There are a lot of moving parts when it comes to securing a mortgage and buying a home, but for many people, one part of the process starts long before your first meeting with a realtor or loan officer: saving for a down payment. Today we are going to share with you the best low down payment for a home mortgage.

You might spend years squirreling away money in hopes you’ll have enough to meet the minimum you need to buy a home. But what if you didn’t need to save as much? What if you could keep more of that money in your pocket, so you still have funds left in your bank account to cover emergencies and all the new costs associated with being a homeowner?

There are home loan programs out there that can save you serious cash when it comes to your down payment, and we’ll cover three of the best in this blog post. These loan programs are open to first-time home buyers and experienced home buyers.

U.S. Department of Agriculture (USDA) home loan programs

The first program you should know about is managed through the U.S. Department of Agriculture (USDA). According to the USDA website, its home loan programs help approved lenders provide low- and moderate-income households the opportunity to own a property that will serve as a primary residence in eligible rural areas. This loan program requires the lowest downpayment of the three options we’ll review today. Believe it or not, USDA requires 0% down on USDA-approved properties. The loan also provides an avenue to receive up to 6% in seller’s assistance, which can be used to cover other expenses associated with buying a home such as closing costs.

That all sounds great, but USDA mortgage loans do have requirements you must meet in order to qualify, including limits on income and property location. Eligible properties must fall in approved areas and there is an income cap based on your area. Home loan experts recommend a minimum credit score of 620 for the program. It’s important to note that two credit scores are required for this program, so if you’re someone who hasn’t built up their credit, this might not be the loan for you. The program also requires your debt-to-income ratio to be 41% or less. Your debt-to-income ratio is the percentage of your gross monthly income spent on monthly debt payments like rent, credit cards, and student loans.

Traditional home loans often require buyers to acquire mortgage insurance if they cannot meet the minimum down payment—typically 20% of the home price. Mortgage insurance is an insurance policy that protects the lender if you default on payments, pass away, or cannot meet the contractual obligations of your mortgage. With a USDA loan, the monthly burden of mortgage insurance is cheaper than a traditional loan. For example, on a $100,000 home purchased with a USDA loan, the monthly mortgage insurance payment comes to $30 for the life of the loan.

USDA Summary

Minimum down payment: 0%
Seller’s assistance: 6%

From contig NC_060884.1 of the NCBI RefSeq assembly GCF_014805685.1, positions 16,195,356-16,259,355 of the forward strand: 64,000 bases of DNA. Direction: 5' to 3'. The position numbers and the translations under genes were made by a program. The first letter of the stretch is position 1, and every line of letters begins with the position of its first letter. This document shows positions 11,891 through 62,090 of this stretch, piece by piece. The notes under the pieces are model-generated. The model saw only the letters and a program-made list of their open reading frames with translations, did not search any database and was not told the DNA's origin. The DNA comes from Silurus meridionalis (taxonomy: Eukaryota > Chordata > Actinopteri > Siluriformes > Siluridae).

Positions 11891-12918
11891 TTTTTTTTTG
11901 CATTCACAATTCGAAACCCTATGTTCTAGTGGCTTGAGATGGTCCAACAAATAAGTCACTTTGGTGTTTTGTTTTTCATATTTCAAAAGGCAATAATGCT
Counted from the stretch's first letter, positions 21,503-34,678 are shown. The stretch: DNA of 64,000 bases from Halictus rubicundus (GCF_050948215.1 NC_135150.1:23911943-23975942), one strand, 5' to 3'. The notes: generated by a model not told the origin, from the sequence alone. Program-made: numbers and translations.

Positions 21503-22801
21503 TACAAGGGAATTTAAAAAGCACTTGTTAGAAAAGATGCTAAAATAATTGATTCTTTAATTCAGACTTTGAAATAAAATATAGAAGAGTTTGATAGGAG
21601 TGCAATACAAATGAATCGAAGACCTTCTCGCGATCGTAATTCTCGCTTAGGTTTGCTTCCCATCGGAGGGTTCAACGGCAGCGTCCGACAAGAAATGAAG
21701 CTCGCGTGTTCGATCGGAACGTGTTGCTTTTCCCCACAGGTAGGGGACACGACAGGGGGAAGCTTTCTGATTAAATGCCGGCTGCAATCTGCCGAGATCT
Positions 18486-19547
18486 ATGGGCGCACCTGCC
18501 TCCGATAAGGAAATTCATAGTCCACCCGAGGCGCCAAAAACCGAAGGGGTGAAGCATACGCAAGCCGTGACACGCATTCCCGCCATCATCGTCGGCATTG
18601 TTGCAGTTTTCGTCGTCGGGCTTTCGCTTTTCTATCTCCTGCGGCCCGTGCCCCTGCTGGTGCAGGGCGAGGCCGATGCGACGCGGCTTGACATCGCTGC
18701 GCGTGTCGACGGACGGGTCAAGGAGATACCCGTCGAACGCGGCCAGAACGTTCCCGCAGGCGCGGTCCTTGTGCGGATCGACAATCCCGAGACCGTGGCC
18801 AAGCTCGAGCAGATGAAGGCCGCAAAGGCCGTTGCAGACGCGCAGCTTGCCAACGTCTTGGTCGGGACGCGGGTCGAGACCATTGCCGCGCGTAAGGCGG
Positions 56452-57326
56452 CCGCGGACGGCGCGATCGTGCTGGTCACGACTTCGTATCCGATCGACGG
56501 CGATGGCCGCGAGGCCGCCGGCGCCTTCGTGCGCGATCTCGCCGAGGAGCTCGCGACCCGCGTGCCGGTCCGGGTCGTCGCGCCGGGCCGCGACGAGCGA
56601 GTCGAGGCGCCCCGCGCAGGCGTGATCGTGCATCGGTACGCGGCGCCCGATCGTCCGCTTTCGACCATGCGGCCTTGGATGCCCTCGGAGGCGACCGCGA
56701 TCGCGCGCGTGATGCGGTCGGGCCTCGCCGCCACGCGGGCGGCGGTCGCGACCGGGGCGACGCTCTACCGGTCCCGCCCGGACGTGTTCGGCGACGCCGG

Minimum credit score: 620
Debt-to-income ratio maximum: 41%
Income restriction: Yes
Location restriction: Yes

Federal Housing Administration home loans

Next up is a Federal Housing Administration (FHA) loan. These loans are designed for low-to-moderate-income borrowers who may have lower than average credit scores. They require a down payment that is lower than traditional mortgages—sometimes as low as 3.5 percent. Similarly to the USDA program, seller’s assistance of up to 6% is available. Compared to the other two loan types mentioned in this blog, this loan is the most flexible when it comes to credit scores and income restrictions.

Another important characteristic of an FHA loan is that it is funded by a lending institution, such as a mortgage company or bank, and the mortgage is insured by the U.S. Department of Housing and Urban Development (HUD). That means if you default on your loan, the FHA will pay a claim to your lender.

Technically, there is no minimum credit score for FHA loans, but there is a process that loan officers will plug your information into to see if you automatically qualify or if a bit of legwork needs to be done to get you a loan. It’s best to have a credit score of 580 or above for this type of loan. Unlike the USDA loan, there are no income or property location restrictions.

Mortgage insurance on  FHA home loans can run as much as or more than a traditional loan. For a $100,000 home, the monthly payment comes to $61.

FHA Summary

Minimum Down payment: 3.5% with a credit score of 580+ and 10% for a credit score of 500 to 579
Seller’s assistance: 6%
Minimum credit score: 580
Debt-to-income ratio maximum: 52%
Income restriction: No
Location restriction: No

Conventional loan

The third type of home loan program to consider is conventional loans such as HomeReady and Home Possible. Both the HomeReady and Home Possible options require a down payment as low as 3% and offer up to 3% in seller’s assistance. Key features of these loans include low down payments, fixed-rate mortgages, reduced mortgage insurance coverage levels, flexible closing cost funding options, and no cash-out refinancing.

Your credit score will determine several elements of this loan, from the interest rate to your mortgage insurance. If you’re buying a $100,000 home and have a credit score of 740, your monthly mortgage insurance payment would come in at around $47. If your score falls closer to 655, that could double or triple the amount you’ll pay for mortgage insurance.

Conventional Loan Summary

Minimum down payment: 3%
Seller’s assistance: 6%
Minimum credit score: 620
Debt-to-income ratio maximum: 41%
Income restriction: Yes
Location restriction: No

Every person’s life situation is different and one of these loans might be a better fit for you than the others. It’s important to sit down with a loan officer and review your options in order to find the right program for you that gets you into the house of your dreams.